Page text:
Amy stokes the fires of small-scale entrepreneurial women

Windhoek: History will remember the 21st century as the century of the rise of women all around the world, and African women have not been left out of this ongoing wave of women empowerment.

One such an example was found yesterday at the Windhoek Show Grounds where the annual Okamatapati Show got underway, and where women members of the Ongombe Show Society, the hosts of the Okamatapati Show, showcased their entrepreneurial skills with a variety of traditional food and some crafty improvements.

Amy Tjiramba from Epikuro brought her Jo-Vat Investments cc to the show with a flair of ingenious foodstuff that had the early birds wanting more at breakfast time.

Top of her list is her secret vetkoek recipe that she learned from her mother in Epikuro at the tender age of fourteen. “My mother already qualified as an African entrepreneur in those days, as she taught me to stand on my own two feet as a woman and not just provide for my own household but to take my skills to the next level and start a business. That was solid advice and four years ago I managed to start my close corporation with the aid of other members of the community. I do catering for all functions and can supply any food customers’ demand. We operate from a small premises in Windhoek and in four short years have built up quite a reputation with our scrumptious food,” she says while preparing another batch of vetkoek in a humungous black pot.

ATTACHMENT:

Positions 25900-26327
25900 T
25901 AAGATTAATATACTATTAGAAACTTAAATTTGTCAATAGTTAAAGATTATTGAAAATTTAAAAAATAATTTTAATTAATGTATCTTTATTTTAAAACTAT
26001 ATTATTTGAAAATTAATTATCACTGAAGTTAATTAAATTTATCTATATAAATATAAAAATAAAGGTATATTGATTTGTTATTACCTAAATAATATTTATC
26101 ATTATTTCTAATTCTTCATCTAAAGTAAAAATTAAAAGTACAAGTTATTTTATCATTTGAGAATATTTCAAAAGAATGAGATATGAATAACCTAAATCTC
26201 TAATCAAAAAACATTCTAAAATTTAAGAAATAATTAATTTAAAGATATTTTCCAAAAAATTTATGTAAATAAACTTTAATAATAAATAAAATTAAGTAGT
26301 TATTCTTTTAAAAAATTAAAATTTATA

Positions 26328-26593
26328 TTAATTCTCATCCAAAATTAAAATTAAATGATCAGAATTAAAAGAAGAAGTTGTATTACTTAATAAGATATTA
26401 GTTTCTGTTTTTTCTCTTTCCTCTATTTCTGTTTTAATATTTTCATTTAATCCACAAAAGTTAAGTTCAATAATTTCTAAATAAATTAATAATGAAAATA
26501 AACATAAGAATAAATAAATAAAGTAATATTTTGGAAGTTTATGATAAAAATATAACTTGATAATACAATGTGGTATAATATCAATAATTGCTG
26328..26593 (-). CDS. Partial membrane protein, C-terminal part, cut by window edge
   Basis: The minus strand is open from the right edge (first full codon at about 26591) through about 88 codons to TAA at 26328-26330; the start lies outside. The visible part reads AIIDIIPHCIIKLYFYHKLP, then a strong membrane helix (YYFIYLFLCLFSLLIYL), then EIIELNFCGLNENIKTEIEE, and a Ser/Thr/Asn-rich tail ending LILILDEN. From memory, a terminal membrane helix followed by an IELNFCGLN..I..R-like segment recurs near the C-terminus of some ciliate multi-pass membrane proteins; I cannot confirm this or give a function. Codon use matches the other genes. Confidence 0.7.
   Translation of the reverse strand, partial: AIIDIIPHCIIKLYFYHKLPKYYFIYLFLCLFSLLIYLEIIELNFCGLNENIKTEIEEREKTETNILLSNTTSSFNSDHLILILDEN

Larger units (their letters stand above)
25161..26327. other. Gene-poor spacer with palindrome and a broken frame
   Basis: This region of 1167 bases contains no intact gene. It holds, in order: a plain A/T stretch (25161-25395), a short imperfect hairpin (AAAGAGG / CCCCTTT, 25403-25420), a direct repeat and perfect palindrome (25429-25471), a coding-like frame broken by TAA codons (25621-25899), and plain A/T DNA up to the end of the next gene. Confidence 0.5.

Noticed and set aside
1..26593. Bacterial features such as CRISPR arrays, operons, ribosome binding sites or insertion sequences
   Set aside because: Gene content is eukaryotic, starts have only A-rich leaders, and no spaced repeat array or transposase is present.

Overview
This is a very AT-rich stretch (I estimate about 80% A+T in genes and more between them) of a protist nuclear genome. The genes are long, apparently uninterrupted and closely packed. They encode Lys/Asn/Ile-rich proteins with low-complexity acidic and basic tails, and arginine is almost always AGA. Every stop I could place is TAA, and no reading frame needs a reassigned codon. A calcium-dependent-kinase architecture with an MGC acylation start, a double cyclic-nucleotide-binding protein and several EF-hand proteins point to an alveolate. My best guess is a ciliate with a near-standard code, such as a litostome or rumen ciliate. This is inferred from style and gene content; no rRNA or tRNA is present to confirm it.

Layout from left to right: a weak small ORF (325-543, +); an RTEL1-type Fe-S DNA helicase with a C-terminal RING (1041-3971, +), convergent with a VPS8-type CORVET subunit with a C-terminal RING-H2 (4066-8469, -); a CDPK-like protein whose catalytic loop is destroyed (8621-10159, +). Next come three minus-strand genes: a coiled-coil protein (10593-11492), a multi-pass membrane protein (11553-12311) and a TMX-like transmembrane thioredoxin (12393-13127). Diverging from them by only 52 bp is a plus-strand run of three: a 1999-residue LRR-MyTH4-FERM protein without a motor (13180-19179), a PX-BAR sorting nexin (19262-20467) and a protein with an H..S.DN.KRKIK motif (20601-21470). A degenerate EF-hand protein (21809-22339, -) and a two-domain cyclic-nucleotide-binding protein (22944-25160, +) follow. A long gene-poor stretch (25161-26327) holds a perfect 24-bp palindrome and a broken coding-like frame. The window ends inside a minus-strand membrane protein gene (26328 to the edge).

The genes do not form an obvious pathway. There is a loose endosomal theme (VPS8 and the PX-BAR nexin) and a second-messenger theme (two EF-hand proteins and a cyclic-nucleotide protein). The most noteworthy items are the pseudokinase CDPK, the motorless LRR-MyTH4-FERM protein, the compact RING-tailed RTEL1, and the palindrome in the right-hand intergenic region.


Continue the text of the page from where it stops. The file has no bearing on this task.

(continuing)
She says it is high time that African women redefine their roles on the continent and that her counterparts in the diaspora also make their mark as they contribute to the economic growth of their foreign bases. “We women entrepreneurs are also igniting change back home through mentorship, support of start-ups and philanthropic causes,” she notes.

Amy believes small-scale women entrepreneurs are the key to economic growth because they generate employment. But women-owned businesses could contribute more than what they are doing today. A growing amount of research shows that countries that fail to address gender barriers are losing out on significant economic growth. Increased attention to the gender dimensions of economic development is a key issue.

She says government recognizes that small-scale women entrepreneurs have not been on an equal footing when it comes to their access to opportunities and assets but it has yet to effectively address the barriers women face in business.

She list barriers facing small-scale women entrepreneurs as lack of education, inadequate finance, poor access to justice, managing employees, discrimination and lack of property rights

“But despite these barriers, the age of women entrepreneurs has dawned, and I will carry on promoting the concept and keep on filling plates with delicious food. Not just for the duration of the Okamatapati Show but long after that as I want to grow my small-sale business into something much bigger,” she says with conviction.